Thesis. (1) In their secret symbolism the Sun at its zenith represented the Society of Jesus flourishing—as it was, e.g., in the days of Louis XIV. (2) The Moon was Masonry, eclipsed by that Sun. (3) The Jesuits proscribed and in banishment were figured by a Setting Sun, while the Moon of Masonry was depicted at the full. (4) The Jesuits adopted also the Lion as a symbol typifying their own Society and recalling that Lion of the Tribe of Judah, which is one of the appropriated titles of Jesus in Scriptural symbolism. (5) The letter G in the centre of the Blazing Star signifies the General of the Jesuits, and Generalis Jesuitarum est locum Dei tenens. (6) Every Lodge of St. John is a Lodge of St. Ignatius. (7) The Battery of Three Knocks in a certain Grade of Masonry is an allusion to the three vows of the Jesuits. (8) Hiram slain is the Society destroyed by three companions stationed respectively towards the East, South and North, or England, Scotland and France—-from which the Jesuits were banished in the sixteenth century. (9) The five points of the Mastery are the five duties of a Jesuit: zeal, vigilance, hardihood, courage and constancy. (10) The letters I.H.S. in certain Christian Grades signify Jesum Habemus Socium. (11) In 1718 there was a serious debate among the Jesuits on the establishment of Masonry throughout Europe. (12) Many Lodges were founded in London between 1721 and 1722. (13) In 1723 there was published the Book of Constitutions. (14) Meanwhile Jesuit Masonry was in full vigour at the College of Clermont in Paris. (15) Jesuitic Masonry, which began in a tavern after the English manner, was accommodated to French frivolity by means of banquets. (16) The Unknown Superiors found it necessary to invent a new symbolical language for the concealment of their designs. (17) To reconquer Palestine was to change religion in England. (18) The last Crusades signified the ill-starred efforts of the Pretender. (19) The Isles of Scotland typified Paris, situated in the Isle of France. (20) Mount Heredom meant the College of Clermont. (21) The building of the First Temple alluded to the Jesuit College erected by James II. (22) The building of the second Temple by Zerubbabel was an allusion to the compact between the Jesuits and the Pretender. (23) The Pretender was intended to play the part of a modern Cyrus and lead them to Palestine for the building of a new Temple of Jerusalem. (24) The Chevalier Ramsay’s Travels of Cyrus was written from this point of view. (25) St. Alban, in Masonic legend, veils King Charles I. (26) The Company of Jesus was represented in England by the Grand Lodge of York. (27) The Great Unknown Work is the work of Jesuitry. (28) The architect Inigo Jones, an English Vitruvius, was used to serve emblematically for Inigo de Guiposcoa, i.e. Ignatius de Loyola.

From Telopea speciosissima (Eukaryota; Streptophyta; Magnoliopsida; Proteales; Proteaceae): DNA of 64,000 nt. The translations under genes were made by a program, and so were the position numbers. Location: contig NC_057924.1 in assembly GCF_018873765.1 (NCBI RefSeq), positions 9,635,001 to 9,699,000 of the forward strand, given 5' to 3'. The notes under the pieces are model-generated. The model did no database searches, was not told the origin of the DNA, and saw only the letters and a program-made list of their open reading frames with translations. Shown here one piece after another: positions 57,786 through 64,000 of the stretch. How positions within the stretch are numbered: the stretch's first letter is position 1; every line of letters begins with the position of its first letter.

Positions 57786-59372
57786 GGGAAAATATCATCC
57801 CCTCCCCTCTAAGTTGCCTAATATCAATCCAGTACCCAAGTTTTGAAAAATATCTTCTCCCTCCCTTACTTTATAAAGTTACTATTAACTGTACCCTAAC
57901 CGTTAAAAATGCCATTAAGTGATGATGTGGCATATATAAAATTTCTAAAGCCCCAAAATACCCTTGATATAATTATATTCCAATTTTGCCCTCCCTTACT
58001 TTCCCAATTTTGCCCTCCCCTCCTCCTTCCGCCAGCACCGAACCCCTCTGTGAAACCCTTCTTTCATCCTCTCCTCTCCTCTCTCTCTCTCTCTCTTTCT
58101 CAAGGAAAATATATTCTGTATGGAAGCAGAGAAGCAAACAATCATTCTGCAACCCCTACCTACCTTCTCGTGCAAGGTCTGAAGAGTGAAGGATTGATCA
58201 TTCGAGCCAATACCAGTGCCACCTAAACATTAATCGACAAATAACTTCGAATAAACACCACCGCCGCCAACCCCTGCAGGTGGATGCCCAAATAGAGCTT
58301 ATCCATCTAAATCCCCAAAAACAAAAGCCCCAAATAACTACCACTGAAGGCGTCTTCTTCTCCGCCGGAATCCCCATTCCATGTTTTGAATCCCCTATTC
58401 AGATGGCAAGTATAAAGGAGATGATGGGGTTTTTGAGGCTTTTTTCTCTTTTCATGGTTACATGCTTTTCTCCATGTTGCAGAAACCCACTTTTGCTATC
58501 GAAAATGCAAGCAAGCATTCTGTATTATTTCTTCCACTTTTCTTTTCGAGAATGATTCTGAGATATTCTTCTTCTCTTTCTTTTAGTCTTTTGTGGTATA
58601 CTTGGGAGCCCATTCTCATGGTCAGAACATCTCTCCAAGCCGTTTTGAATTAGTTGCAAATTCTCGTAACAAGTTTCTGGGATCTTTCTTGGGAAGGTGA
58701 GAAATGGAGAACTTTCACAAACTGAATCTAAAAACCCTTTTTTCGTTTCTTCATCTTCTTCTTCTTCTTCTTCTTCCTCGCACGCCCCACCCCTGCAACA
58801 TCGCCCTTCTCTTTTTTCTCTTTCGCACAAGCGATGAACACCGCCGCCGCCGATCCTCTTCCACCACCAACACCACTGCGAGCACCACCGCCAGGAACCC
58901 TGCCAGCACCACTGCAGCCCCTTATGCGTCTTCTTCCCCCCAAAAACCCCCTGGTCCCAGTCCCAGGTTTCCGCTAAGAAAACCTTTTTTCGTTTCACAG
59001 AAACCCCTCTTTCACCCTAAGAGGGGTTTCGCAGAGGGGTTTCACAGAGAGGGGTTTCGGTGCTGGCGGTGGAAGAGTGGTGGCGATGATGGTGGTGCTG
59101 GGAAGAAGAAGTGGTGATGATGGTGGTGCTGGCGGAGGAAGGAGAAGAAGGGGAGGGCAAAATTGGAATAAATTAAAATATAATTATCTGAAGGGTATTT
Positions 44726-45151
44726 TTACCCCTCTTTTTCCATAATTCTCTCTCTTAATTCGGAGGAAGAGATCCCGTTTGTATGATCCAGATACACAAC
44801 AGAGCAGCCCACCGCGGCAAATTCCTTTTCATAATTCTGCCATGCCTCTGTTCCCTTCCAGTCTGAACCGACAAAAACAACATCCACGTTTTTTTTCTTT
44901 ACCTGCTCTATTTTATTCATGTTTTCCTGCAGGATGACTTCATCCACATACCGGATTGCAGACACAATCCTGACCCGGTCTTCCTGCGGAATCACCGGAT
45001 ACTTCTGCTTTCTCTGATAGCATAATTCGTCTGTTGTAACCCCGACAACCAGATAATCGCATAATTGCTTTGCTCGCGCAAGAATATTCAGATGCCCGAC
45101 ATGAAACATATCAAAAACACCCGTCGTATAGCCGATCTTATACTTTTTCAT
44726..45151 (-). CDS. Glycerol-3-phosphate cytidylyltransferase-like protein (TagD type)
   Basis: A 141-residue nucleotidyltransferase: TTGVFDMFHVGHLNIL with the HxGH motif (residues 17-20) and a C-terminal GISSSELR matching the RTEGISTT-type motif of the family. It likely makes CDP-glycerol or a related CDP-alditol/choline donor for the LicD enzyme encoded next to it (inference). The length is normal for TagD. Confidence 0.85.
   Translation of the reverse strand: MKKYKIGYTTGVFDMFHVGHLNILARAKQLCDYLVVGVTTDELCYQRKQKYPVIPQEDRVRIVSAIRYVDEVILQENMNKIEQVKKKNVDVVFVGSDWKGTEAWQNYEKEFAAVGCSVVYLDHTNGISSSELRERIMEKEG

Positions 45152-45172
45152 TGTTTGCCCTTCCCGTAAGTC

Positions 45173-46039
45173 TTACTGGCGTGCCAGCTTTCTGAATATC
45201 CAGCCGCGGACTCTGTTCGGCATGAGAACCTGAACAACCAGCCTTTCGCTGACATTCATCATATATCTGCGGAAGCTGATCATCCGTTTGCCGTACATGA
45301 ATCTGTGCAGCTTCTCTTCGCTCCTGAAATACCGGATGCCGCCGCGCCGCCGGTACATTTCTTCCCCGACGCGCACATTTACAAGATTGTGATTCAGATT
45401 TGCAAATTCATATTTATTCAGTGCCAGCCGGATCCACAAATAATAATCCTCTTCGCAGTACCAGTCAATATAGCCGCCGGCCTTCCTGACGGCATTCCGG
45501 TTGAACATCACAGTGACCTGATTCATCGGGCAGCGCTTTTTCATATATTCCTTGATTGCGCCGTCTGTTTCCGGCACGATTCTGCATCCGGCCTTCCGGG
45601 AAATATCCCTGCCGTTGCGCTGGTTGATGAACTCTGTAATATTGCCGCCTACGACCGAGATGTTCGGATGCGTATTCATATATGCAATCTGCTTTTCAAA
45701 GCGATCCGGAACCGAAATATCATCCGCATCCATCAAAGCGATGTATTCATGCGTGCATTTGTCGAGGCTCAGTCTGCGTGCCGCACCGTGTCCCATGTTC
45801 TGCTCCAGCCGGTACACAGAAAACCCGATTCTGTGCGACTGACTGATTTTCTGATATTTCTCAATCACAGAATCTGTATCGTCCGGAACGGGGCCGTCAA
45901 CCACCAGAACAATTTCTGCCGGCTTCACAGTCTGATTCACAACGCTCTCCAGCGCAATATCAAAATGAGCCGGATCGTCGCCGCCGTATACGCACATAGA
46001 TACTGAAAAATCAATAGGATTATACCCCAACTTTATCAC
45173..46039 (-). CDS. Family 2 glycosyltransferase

Conclusion.—I have made a selection only from a much larger sheaf, but those which remain over are if anything more ridiculous. It is not of the least consequence what Ragon thought or held on any subject whatever; but I do not believe for a moment that he really regarded Emblematic Freemasonry of 1717 as a Jesuitic invention. It suited him at the moment to put forward this thesis, and so introduce his case against High Grades, for it is with these that he is more especially concerned in his chief clauses. It is sufficient to say of them all that they are a long string of bare affirmations, unsupported by any scrap of evidence, and they stand therefore at their value as such, which value is nil. The intervention of the Society of Jesus in the concerns of Masonry is like that of the Jacobite hand—a King Charles’ head of historical criticism and a short way to find the same thing everywhere. In respect of the Jesuits the facility of a fatal assumption is imported therein. I am speaking more especially of the past, which is yesterday and the times going back therefrom. Jesuitism was identified then with the whole hierarchy of the Latin Church, not by a particular congregation of priesthood within that great circle. Its emissaries—being everything within Roman ecclesiasticism—were everywhere at all times, according to the frantic hypothesis.